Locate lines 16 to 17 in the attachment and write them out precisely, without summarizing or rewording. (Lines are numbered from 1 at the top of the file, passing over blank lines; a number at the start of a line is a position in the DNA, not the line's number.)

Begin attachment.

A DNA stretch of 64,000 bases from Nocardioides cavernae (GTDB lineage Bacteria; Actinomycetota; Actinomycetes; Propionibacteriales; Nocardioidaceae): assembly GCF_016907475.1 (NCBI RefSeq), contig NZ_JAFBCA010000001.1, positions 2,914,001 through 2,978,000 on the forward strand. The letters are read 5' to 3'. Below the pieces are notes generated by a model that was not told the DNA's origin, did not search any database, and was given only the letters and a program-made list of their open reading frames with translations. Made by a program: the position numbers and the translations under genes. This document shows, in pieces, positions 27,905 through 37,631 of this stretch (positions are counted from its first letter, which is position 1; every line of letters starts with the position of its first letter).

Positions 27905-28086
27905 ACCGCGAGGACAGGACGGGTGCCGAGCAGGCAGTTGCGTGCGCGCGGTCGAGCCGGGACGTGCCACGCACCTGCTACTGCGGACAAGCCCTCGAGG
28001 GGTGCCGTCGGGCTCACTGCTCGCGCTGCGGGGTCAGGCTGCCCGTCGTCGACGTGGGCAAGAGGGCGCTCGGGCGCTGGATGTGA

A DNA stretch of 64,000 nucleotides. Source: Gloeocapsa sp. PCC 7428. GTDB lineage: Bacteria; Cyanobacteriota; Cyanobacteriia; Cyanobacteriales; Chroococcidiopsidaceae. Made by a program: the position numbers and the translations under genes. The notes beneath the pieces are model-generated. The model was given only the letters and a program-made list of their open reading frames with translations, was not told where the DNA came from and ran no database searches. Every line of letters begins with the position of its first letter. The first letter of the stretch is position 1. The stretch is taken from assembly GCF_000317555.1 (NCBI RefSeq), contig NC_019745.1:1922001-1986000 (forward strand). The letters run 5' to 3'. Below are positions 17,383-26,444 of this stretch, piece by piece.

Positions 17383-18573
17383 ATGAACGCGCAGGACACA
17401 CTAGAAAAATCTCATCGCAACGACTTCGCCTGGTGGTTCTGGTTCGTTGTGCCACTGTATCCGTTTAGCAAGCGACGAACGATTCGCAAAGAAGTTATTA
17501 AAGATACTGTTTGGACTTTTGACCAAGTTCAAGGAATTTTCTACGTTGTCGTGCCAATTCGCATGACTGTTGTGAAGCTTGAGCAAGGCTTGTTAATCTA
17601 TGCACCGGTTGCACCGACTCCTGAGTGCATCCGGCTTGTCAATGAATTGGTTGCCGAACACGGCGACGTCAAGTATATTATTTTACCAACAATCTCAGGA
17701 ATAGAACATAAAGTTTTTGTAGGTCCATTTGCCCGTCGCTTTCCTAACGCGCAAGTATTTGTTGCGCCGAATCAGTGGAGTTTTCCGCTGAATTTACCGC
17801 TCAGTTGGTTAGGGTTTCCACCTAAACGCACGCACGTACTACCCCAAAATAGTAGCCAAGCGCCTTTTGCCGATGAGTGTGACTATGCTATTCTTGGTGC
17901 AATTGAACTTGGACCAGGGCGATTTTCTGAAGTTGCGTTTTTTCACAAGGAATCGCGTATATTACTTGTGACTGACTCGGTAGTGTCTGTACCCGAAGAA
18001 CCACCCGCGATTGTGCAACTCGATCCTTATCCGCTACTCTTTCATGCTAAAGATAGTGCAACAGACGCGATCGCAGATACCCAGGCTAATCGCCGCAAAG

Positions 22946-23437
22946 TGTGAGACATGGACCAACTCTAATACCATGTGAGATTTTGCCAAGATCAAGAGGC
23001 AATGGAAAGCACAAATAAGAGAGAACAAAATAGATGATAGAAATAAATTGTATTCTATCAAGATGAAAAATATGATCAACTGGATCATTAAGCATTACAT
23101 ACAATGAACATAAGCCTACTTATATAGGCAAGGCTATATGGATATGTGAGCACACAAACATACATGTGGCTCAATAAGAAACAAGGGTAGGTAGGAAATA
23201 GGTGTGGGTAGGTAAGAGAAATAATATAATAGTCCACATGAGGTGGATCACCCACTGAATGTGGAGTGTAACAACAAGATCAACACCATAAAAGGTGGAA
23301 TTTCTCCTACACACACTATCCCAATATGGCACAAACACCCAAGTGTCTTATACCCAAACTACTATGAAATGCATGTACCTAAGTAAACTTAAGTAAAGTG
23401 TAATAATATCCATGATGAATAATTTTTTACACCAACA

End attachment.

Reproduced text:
22946 TGTGAGACATGGACCAACTCTAATACCATGTGAGATTTTGCCAAGATCAAGAGGC
23001 AATGGAAAGCACAAATAAGAGAGAACAAAATAGATGATAGAAATAAATTGTATTCTATCAAGATGAAAAATATGATCAACTGGATCATTAAGCATTACAT